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Temperature checks for Mers start at Changi

THERMAL SCANNERS IN USE: Temperature screening for travellers arriving at Changi Airport Terminal 3 from Doha yesterday. This is a pre-emptive measure to help detect those who might have caught Mers.


    May 19, 2014

    Temperature checks for Mers start at Changi

    TRAVELLERS on six flights from the Middle East had their temperatures screened yesterday at Changi Airport, as Singapore steps up precaution against the Middle East respiratory syndrome (Mers).

    The Straits Times understands that more than 1,200 passengers, who arrived from Qatar, Saudi Arabia and the United Arab Emirates, walked past thermal scanners located at the aerobridge.

    The flights they were on belonged to three carriers: Emirates, Etihad Airways and Qatar Airways. The first landed yesterday at nearly 2pm, and the last touched down after 10pm.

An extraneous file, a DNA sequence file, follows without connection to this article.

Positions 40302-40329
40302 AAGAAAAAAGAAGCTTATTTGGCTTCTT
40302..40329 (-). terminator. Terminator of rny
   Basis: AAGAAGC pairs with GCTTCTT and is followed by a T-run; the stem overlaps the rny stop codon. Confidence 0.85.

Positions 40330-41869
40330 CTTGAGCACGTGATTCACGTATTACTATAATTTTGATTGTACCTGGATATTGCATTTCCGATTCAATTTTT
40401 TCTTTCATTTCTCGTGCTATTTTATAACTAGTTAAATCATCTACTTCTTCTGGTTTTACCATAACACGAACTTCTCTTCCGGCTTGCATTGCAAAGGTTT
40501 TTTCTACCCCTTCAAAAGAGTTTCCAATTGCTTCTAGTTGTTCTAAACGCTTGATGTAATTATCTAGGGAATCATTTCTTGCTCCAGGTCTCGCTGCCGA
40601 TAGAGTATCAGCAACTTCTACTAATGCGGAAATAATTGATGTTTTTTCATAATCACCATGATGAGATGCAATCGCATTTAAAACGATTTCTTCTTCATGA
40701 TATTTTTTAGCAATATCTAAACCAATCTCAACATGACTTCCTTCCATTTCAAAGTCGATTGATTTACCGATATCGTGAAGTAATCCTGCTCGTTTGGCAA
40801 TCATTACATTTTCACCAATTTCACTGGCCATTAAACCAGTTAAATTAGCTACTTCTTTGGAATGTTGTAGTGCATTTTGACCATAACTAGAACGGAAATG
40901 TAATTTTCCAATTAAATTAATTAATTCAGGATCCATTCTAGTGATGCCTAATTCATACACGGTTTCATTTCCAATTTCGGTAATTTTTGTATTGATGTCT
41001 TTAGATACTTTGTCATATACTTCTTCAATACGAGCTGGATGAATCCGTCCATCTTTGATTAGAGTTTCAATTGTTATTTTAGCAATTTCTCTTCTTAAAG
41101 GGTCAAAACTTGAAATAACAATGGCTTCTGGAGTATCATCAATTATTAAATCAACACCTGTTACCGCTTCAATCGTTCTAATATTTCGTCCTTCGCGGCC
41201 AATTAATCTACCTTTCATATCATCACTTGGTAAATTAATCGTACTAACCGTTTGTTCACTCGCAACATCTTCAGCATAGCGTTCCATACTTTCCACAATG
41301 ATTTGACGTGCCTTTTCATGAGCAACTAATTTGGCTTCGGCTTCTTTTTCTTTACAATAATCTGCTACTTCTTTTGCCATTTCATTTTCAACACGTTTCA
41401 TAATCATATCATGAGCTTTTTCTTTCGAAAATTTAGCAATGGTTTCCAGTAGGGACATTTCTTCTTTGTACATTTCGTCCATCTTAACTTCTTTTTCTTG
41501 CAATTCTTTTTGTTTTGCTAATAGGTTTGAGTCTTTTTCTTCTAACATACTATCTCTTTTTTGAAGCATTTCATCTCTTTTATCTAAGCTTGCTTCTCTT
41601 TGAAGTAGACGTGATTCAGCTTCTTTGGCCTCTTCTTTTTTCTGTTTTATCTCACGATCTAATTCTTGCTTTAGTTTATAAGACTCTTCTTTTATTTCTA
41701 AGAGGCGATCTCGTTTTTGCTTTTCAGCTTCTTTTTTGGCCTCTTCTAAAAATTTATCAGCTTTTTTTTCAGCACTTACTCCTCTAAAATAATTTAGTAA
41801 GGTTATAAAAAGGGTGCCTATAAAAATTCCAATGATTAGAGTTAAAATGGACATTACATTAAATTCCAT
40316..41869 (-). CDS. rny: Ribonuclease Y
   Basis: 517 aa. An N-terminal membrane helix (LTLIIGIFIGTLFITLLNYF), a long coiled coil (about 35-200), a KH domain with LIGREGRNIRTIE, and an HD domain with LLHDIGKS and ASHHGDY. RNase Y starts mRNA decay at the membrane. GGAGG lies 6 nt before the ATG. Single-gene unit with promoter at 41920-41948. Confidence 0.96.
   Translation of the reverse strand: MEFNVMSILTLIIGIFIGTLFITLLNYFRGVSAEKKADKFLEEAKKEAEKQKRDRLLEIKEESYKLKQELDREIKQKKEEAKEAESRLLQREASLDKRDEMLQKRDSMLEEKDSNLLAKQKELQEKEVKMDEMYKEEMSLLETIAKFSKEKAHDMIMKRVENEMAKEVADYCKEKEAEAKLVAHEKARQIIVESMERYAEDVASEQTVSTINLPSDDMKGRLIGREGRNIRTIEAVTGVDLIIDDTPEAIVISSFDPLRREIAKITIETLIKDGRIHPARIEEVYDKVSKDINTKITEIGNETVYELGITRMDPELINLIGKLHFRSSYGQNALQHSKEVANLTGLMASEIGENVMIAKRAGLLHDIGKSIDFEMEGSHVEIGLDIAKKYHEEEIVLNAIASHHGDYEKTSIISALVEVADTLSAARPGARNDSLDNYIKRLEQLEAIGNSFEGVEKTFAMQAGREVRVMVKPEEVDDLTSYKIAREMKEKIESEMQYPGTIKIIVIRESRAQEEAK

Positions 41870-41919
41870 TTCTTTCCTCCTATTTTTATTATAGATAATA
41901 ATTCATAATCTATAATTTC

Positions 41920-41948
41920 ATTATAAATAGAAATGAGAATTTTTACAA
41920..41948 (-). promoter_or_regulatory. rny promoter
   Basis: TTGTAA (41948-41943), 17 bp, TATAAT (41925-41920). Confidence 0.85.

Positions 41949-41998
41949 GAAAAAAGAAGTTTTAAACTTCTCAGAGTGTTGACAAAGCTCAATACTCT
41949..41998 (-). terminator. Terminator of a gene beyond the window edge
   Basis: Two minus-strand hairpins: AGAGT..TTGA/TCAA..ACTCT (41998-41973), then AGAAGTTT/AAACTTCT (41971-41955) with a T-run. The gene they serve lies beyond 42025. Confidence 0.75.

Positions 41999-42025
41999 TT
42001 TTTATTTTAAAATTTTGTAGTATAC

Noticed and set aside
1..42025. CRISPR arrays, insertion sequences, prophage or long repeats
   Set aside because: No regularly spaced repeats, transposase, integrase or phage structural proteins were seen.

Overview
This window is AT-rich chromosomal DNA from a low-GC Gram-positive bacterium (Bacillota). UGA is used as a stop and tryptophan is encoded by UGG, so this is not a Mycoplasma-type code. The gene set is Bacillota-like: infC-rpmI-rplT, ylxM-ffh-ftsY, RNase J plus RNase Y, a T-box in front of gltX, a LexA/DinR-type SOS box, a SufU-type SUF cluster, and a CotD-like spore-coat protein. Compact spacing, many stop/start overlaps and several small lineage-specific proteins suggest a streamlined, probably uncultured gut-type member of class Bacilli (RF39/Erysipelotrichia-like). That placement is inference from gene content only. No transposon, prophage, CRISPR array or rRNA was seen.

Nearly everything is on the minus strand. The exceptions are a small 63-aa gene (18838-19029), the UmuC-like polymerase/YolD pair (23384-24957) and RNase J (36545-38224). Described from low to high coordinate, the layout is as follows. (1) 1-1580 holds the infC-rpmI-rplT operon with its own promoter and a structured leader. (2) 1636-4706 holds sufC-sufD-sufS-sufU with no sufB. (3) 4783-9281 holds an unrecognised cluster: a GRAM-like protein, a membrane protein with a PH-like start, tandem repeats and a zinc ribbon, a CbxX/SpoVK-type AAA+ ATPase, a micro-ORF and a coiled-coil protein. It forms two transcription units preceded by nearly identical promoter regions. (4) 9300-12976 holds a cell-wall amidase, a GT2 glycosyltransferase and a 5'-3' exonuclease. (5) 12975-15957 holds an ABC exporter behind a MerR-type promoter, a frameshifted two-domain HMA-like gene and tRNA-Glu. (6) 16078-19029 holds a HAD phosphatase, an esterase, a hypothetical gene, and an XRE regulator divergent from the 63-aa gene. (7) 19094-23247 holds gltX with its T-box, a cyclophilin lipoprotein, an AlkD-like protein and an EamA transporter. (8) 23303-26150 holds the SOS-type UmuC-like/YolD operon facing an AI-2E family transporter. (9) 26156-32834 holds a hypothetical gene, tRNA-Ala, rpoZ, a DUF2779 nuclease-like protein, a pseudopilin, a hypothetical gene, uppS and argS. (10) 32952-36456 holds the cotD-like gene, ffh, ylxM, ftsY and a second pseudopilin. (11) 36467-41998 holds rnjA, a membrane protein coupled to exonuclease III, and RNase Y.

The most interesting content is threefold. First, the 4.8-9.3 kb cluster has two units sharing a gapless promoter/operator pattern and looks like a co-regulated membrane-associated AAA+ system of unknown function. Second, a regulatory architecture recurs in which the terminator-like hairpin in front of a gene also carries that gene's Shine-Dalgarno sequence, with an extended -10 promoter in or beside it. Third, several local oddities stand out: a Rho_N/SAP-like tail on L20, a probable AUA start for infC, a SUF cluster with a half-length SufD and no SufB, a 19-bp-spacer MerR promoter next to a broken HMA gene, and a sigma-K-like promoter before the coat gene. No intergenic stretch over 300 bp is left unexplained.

The Straits Times understands that as of press time, no one was taken aside for further checks.

    Yesterday marked the start of Singapore's temperature screening for air travellers from Mers-affected Middle East countries, including worst-hit Saudi Arabia, which had 168 Mers deaths as of Saturday.

    Changi Airport receives some 50,000 travellers from the Middle East every month.

    Announced on Thursday by the Health Ministry, the screening is a pre-emptive measure to help detect travellers who might have caught Mers.

    No cases have been found here yet. Since the start of this year, there have been 48 suspected Mers cases here, but all tested negative.

    Doctors at Changi Airport will recheck the temperatures of travellers from the Mers-affected countries if they feel feverish. If Mers is suspected, they will be taken to either Tan Tock Seng Hospital or KK Women's and Children's Hospital for more tests.

    MOH will also follow up with daily phone calls to affected passengers to check on their condition. If it worsens, they will be asked to see a doctor.

    Considered a deadlier but less transmissible cousin of the Sars virus, Mers was first detected in Saudi Arabia in 2012.

    The virus, which has no cure so far, appears to cause a lung infection, with patients coughing and a high temperature and having difficulty breathing.